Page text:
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I am playing around with a map of bike lanes (so, lines) and trying to calculate the total number of miles of lane in each of a couple of regions. But I'm not even sure how to use ST_Length to calculate miles. I'm getting values of .001 and I don't even know what that means.

The documentation: http://postgis.org/docs/ST_Length.html is confusing to me -- I think this is supposed to be giving me meters, but I'm not entirely sure, and the segments tend to be one or tow blocks long, so ... more than .001 meters.

How can I use ST_Length to calculate miles?

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    With a value that small seems like it is showing degrees. – Michael B Apr 21 '15 at 18:19
  • I agree. What coordinate system/projection is the data in? – Barbarossa Apr 21 '15 at 18:22
  • I'm not actually sure what the projection is. How do I look that up? But ... pretty sure it's WGS84 – Amanda Apr 21 '15 at 18:24
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Are you in the USA?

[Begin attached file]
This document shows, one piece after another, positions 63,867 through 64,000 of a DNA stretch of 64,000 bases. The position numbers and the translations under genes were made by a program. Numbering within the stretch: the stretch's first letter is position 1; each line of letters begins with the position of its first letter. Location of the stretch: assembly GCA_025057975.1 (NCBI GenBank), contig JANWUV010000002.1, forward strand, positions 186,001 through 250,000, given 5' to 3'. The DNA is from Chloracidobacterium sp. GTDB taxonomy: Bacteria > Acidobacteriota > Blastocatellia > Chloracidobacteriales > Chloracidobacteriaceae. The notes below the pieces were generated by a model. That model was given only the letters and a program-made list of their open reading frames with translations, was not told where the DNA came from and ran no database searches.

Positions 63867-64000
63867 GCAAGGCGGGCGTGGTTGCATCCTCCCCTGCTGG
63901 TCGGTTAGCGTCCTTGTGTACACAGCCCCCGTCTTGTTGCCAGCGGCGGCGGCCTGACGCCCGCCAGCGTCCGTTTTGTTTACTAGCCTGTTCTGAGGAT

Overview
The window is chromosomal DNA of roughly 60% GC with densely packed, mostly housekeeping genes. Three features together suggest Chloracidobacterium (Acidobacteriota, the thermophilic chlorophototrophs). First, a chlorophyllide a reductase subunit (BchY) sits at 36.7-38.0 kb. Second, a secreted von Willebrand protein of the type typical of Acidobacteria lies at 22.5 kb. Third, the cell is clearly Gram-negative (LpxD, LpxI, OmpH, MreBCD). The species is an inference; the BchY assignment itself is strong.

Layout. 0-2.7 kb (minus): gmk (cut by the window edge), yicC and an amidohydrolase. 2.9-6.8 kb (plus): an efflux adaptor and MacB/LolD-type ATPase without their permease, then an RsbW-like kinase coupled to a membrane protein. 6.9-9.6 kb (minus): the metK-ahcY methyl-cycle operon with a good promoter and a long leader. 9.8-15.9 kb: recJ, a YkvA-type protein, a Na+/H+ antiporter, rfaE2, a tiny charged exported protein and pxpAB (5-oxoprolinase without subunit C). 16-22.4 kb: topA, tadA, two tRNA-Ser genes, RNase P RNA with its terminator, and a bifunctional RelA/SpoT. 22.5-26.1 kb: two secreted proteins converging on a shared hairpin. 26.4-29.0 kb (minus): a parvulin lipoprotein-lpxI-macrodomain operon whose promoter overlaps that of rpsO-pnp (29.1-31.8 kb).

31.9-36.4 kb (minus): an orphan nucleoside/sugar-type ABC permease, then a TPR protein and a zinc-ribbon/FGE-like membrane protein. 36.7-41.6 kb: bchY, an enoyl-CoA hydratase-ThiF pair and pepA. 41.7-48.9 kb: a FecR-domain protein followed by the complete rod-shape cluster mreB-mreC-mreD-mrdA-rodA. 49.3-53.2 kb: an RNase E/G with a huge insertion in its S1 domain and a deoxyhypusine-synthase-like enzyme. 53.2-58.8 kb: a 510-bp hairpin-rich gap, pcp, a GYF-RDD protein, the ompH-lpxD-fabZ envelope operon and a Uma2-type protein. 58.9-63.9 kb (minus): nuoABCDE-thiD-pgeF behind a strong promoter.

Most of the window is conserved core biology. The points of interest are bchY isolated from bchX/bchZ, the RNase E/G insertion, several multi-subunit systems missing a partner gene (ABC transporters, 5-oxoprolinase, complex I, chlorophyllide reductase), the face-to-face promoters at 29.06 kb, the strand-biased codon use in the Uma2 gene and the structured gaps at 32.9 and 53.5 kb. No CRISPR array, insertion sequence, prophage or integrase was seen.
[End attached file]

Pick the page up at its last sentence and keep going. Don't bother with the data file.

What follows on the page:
If so, determine the State Plane coordinate system that is used by your area, and what the SRID is, for example, What is my State Plane zone in Colorado?

I suggest using State Plane as the units are FEET, which can easily be converted to miles.

I use SRID/EPSG:2877

So now use an ST_Transform statement which will project your data 'on the fly' into feet:

ST_Length(ST_Transform(geom, 2877)) 

Now wrap that in a conversion to miles (divide by 5280):

(ST_Length(ST_Transform(geom, 2877))/5280)

and you should have length in miles!

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    Boom. Thanks. The data included a shape_leng column that seems to be consistent with the feet calculation. – Amanda Apr 21 '15 at 18:30
  • @Amanda make sure you throw that SHAPE_LENG column in the nearest trash receptacle... it's now 'disconnected' from your data, where as the GEOM column is LIVE!!! – DPSSpatial Apr 21 '15 at 19:08
  • it is a handy sanity check. :) – Amanda Apr 22 '15 at 14:10

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